Today David Hartman taught us one of the great texts in Jewish history: the Epistle on Matyrdom. Over 800 years ago Maimonides lost his temper when he read about a rabbi who gave bad advice to Jews who were forcibly converted to Islam. The rabbi urged them to matyr themselves instead of carrying on as Jews in secret. Maimonides rejected with fury the all or nothing approach of his colleague. He argues that the Jews should not matyr themselves, live outwardly as Muslims, but continue their secret devotion to Judaism until better times allows them to reemerge as Jews. Hartman calls Maimonides Epistle a treatment of the question of unheroic behavior. Is matyrdom the only choice?

I hear the echoes of these texts and the accounts of more recent times such as the Shoah. What is the heroic path for Jews today? In the heat of argument in Israel it is the settlers who see themselves as spurned heroes, defending the land, guardians of the outposts facing the enemy. But many in the country do not see them as heroes. There are many who once saw them as heroes but no longer feel this way. In the age of disengagement it is hard to point to heroes. This is the age of accomodation to harsh realities. It is not at all like Jews in Maimonides times who made decisions from a stance of profound vulnerability. Instead Israel has to weigh the limits of its power and the limits of its heroics. During this month as Israel attempts to leave Gaza, it will have to leave behind its illusions about what consitutes a Jewish hero. A new form of heroism will have to emerge.

Rabbi Dov Gartenberg
7/18/05, Jerusalem

Sunday, July 17, 2005

A Unique High Holiday Experience, Talaris Conference Center, Seattle, WA

A Unique High Holiday Experience, Talaris Conference Center, Seattle, WA

Panim Hadashot will offer a unique and innovative 2005 High Holiday Experience at the Talaris Conference Center open to the Jewish Community in October. We suggest a donation of $180 per person to become a Panim Hadashot Haver-Friend in support of our programming. Please note that you must rsvp for each event you wish to attend (i.e. Rosh Hashannah Seder, Encountering the Great Themes of Rosh Hashannah, Shaarei Tikvah, and Encountering the Great Themes of Yom Kippur).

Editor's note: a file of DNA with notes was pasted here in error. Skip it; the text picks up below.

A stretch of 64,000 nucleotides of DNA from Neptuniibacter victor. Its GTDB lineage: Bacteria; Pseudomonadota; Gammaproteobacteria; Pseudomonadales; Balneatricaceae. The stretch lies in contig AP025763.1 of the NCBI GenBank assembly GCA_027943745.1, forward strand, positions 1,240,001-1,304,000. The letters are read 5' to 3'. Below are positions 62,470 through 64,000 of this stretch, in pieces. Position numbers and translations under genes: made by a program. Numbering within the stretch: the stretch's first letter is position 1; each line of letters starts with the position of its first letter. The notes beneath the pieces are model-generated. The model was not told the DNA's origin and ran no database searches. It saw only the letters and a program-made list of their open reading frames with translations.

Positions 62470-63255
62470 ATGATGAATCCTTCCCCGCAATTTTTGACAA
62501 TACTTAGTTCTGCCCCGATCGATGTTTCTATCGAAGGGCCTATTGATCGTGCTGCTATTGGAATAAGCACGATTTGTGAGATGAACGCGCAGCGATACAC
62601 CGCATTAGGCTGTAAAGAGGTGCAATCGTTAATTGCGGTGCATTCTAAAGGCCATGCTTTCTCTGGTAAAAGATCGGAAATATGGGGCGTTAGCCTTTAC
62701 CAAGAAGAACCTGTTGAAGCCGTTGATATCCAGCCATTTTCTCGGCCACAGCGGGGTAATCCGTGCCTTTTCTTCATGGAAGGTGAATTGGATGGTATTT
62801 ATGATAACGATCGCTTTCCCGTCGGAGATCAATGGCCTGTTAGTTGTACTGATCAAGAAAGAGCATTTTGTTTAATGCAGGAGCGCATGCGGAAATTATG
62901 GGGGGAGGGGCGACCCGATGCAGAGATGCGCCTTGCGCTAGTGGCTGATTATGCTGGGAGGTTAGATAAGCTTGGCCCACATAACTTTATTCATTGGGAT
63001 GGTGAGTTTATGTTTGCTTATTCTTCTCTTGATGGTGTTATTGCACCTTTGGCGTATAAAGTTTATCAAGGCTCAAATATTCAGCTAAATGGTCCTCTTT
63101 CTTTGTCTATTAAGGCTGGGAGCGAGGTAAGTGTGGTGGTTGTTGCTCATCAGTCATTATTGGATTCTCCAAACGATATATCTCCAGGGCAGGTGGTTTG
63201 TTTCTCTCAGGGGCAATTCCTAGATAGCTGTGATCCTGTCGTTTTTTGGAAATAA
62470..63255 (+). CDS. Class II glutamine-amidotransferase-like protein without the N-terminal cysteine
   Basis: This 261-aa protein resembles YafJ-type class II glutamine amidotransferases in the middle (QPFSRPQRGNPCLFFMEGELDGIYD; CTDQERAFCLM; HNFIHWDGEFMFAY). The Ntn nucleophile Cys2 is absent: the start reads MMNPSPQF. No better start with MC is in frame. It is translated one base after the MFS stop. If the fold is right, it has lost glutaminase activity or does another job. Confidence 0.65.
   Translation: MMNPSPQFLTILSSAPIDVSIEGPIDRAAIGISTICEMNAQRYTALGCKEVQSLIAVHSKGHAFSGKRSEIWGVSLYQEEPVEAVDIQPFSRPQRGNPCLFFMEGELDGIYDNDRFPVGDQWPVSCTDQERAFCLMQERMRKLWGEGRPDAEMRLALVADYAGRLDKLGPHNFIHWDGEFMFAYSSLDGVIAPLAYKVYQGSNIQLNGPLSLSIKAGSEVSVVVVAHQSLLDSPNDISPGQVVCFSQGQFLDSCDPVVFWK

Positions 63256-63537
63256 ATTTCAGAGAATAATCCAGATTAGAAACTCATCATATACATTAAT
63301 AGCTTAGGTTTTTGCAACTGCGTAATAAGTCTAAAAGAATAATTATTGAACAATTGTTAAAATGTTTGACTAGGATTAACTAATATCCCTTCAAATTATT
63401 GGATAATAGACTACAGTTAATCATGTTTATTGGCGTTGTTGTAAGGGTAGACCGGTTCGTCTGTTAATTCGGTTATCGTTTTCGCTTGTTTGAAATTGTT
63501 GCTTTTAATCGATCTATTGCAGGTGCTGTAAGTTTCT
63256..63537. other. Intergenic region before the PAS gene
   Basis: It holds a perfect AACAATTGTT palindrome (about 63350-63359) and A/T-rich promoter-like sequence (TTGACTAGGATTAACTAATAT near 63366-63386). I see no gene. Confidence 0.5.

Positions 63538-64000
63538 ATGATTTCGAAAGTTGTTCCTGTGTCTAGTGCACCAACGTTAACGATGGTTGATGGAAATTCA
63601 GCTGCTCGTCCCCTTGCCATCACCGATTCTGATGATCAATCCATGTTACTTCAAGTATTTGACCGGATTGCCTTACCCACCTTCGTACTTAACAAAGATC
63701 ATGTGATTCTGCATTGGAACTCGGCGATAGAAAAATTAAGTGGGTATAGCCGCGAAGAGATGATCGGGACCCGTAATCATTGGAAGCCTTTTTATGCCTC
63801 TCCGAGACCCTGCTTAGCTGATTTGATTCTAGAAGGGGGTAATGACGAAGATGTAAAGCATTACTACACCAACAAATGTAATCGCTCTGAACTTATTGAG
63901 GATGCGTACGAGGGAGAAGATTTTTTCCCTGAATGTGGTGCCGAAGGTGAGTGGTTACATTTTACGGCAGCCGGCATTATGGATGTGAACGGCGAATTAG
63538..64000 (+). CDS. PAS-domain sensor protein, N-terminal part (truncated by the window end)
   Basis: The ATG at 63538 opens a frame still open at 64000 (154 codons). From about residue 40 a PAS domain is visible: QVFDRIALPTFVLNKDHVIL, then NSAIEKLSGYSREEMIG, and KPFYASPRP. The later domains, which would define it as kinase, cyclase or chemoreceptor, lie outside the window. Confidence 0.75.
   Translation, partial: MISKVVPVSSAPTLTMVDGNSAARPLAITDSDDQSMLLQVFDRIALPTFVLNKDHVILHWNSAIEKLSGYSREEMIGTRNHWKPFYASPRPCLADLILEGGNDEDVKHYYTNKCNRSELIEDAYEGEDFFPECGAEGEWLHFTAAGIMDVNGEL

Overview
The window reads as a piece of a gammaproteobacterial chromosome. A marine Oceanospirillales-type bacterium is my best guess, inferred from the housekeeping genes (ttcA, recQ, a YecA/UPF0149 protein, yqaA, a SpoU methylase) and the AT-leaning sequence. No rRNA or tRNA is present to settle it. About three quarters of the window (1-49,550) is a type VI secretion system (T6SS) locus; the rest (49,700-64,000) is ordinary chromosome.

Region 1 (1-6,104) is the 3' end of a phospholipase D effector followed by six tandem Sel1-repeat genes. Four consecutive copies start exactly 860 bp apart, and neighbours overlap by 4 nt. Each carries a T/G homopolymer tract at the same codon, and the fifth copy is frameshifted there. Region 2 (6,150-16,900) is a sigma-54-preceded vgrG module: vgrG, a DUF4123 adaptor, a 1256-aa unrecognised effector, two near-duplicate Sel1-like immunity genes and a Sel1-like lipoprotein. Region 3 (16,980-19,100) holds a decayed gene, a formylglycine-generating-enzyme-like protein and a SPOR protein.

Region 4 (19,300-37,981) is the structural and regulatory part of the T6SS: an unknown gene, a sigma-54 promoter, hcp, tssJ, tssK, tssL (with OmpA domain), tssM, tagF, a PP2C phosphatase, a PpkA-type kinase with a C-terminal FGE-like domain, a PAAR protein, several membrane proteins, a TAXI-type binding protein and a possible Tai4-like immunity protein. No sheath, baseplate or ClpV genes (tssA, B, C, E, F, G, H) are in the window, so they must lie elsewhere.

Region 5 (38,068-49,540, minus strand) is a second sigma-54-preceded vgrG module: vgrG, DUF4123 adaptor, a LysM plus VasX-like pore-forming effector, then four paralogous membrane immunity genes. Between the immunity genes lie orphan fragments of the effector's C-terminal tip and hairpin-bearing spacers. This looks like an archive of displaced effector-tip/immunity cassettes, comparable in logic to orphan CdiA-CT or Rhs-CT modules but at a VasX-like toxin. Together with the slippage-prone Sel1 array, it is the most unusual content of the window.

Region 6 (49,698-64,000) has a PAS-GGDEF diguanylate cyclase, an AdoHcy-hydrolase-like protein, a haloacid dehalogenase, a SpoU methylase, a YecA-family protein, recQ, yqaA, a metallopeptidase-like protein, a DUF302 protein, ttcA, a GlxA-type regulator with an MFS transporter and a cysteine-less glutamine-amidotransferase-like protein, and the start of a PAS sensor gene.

The Panim Hadashot High Holiday Program is summarized below:
Entering the Holidays Around the Table: Rosh Hashannah Seder-Ritual Feast
Monday, Oct. 3, 2005 6 p.m. Talaris Conference Center Dining Hall.
Join us as we begin the days of Awe together with the unique feast of Rosh Hashannah called the ‘Seder Y'hi Ratzon’. As with all Jewish sacred feasts the rituals, the food, and the song of this seder move us into the distinctive mood mood of this period known in tradition as the Days of Awe. Come experience a beautiful and memorable gathering and an opportunity to participate in a distinctive and beautiful Jewish tradition that sets the tone for the new year. Dietary Laws observed.

Reservations for the Rosh Hashannah Seder are accepted by mail only with $40 per person payment. Please send check payable to Panim Hadashot to "RH Seder, Panim Hadashot, P.O. Box 15151, Seattle, WA 98115. Please note the number of people in your party.

Encountering the Great Themes of Rosh Hashannah: An Afternoon of Learning and Dialogue with Rabbi Dov Gartenberg and Dr. John Gottman
Tuesday, Oct. 4, 2005 12:30-4:15

Because of space constraints, email reservations are required for this free program. Please respond to In the subject line include "RH" and note the number of people in your party.

Starting with the blowing of the Shofar, we will gather for an afternoon of rich learning and public conversation on two great themes of Rosh Hashannah. Dr. John Gottman, the world-renowned scholar on marriage and family, will join Rabbi Gartenberg in a study of traditional texts on the theme of Teshuvah-repentance with the focus on Jewish and modern teachings on the repair of relationships. How do we seriously apply Teshuvah to our lives and to the most important people in our lives?